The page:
History of Construction | Roman Construction AdvancementsDecember 2, 2020
We’re doing a deep dive into the history of construction to see where we can learn from our mistakes and create new ideas from old concepts. If you missed it, check out our first blog post from our History of Construction series. It covers the earliest examples of construction and how things were done in the Stone Age. In this edition of The History of Construction, we explore Roman construction achievements. Their innovations have a direct correlation to modern-day construction techniques.
The Romans paved the way for many advancements in construction. One of the most important Roman construction advancements is concrete construction. Concrete is used in most structures of the present. Although our modern materials and methods are different, we saw the first example of concrete construction in Roman times. This structure is known as the Temple of Sybil at Tivoli, which was built in the 1st century BCE. However, the whole structure itself is not made of concrete. The outside mostly consists of stone columns and lintels. The interior “sanctuary room” is built out of concrete. This was the first of its time.
If you don’t think that qualifies as the earliest example of concrete construction, consider this: the first complete large-scale example of the use of concrete in a building are the brick-faced concrete walls of the Praetorian Guard in Rome, built around 22 BCE. Although the building itself was simple, with very flat, square construction, it led to more advanced methods in concrete design. New shapes were appearing in construction, creating interesting structures like the octagonal domed fountain hall of Nero’s Golden House, built around 64 and 68 BCE. At 142 feet in diameter, the circular dome stood unmatched by any other structure until the early 19th century.
Timber and Metal Advancements
Other advancements Romans made in construction involved timber and metal. The truss was a Roman invention. Roman armies used bridges with trusses that allowed them to cross the Danube. The truss was also carried out using metal, with the first appearance of it in bronze at the Pantheon. These bronze trusses were later melted down and replaced with wood so that the bronze could be used for cannons in a war that took place in 1625.
Metals like bronze were used in fabricating Roman roof tiles. The Romans also introduced lead as a building material, using it for roof tiles as it was waterproof and could be used for low-pitched roofs. The most important use for lead was in the development of pipes to supply fresh water to buildings and remove waste. Fun fact: the term plumbing comes from the word plumbum, which means lead! However, there wasn’t yet any significant development in the wastewater system itself. Wastewater was discarded in a nearby river, with no treatment for the sewage. Despite this poor planning, this was still far more advanced than any other sewage system in the world at that time. In fact, their plumbing system was unmatched until the 19th century.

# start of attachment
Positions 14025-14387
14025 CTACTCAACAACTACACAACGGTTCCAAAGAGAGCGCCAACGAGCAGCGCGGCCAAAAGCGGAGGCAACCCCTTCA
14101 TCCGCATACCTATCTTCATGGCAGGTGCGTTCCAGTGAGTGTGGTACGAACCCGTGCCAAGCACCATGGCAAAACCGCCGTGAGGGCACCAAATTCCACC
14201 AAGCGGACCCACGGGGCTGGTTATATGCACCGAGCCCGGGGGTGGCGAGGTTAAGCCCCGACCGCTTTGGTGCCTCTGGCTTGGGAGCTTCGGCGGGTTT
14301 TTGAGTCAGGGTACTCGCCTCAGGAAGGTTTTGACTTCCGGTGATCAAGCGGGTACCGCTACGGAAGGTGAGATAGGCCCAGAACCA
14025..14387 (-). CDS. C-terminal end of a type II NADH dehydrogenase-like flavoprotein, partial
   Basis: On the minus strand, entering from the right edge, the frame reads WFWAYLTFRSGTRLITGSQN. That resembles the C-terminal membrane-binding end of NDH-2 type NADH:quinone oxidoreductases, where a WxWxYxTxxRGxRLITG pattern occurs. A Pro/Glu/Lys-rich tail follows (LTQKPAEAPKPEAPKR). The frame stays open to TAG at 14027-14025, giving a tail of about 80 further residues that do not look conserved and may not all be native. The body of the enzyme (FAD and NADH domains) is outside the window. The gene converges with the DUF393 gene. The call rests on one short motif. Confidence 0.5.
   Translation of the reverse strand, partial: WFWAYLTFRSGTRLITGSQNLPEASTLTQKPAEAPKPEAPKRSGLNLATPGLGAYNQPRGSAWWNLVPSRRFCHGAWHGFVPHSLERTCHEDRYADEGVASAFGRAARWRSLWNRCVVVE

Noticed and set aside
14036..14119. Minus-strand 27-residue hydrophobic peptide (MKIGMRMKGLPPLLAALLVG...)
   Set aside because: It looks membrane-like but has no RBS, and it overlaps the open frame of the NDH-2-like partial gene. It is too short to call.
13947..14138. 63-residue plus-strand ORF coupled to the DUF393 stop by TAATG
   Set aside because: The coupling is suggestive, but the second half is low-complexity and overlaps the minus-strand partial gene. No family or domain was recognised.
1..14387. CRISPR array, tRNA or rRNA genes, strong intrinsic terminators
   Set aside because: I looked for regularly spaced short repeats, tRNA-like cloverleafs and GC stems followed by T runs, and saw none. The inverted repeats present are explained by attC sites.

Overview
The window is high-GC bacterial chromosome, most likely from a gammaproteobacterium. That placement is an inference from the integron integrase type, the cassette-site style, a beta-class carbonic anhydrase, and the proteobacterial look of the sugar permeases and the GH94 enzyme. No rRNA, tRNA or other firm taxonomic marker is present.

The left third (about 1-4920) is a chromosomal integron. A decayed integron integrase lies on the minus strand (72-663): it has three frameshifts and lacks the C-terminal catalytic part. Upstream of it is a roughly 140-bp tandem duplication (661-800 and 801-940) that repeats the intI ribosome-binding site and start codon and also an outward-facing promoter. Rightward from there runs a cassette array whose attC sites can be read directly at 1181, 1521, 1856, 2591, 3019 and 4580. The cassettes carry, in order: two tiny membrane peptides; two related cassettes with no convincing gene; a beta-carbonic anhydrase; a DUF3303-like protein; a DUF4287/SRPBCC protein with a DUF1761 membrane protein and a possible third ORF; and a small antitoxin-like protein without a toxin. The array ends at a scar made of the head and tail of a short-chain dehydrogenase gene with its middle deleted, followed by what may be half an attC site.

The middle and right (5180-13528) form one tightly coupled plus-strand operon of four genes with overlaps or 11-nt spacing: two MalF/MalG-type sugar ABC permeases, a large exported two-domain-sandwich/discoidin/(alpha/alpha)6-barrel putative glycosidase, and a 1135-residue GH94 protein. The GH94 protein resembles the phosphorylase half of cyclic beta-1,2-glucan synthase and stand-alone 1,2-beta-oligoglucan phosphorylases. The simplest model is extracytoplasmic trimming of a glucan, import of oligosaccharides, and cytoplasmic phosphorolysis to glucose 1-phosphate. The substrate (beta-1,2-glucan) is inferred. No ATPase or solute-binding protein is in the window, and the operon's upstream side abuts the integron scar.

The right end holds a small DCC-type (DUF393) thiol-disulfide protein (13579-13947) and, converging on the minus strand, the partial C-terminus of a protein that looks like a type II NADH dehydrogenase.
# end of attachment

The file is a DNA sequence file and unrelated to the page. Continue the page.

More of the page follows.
The Invention of Hypocaust Heating
In most Roman buildings, a central open fire was the primary source of heat. Unfortunately, this led to a lot of problems with smoke. Obviously, the smoke negatively impacted the health of the inhabitants and the aesthetics of their buildings.
The Romans first made improvements with the invention of charcoal braziers, which reduced smoke a little. But we wouldn’t see any major improvement until the invention of hypocaust heating. Made around the 2nd century, hypocaust heating conducts heated air through flues in the floors and walls. It would radiate heat into the stone walls, heating the building without all of the smoke. This same method was used to heat water for the Roman baths.
The Romans made so many advancements in building techniques, that the disappearance of Roman power in Western Europe during the 5th century led to a decline in construction progress. Brickmaking became very rare, and concrete as a building material became almost nonexistent until the 19th century. Basically, building proficiency dropped to Iron Age levels, which mostly entailed log construction, packed clay walls, and mud bricks.
Unfortunately, sometimes things get worse before they get better. In our next blog post about the history of construction, we dive into the industrial revolution and highlight some questionable practices that were common at that time.
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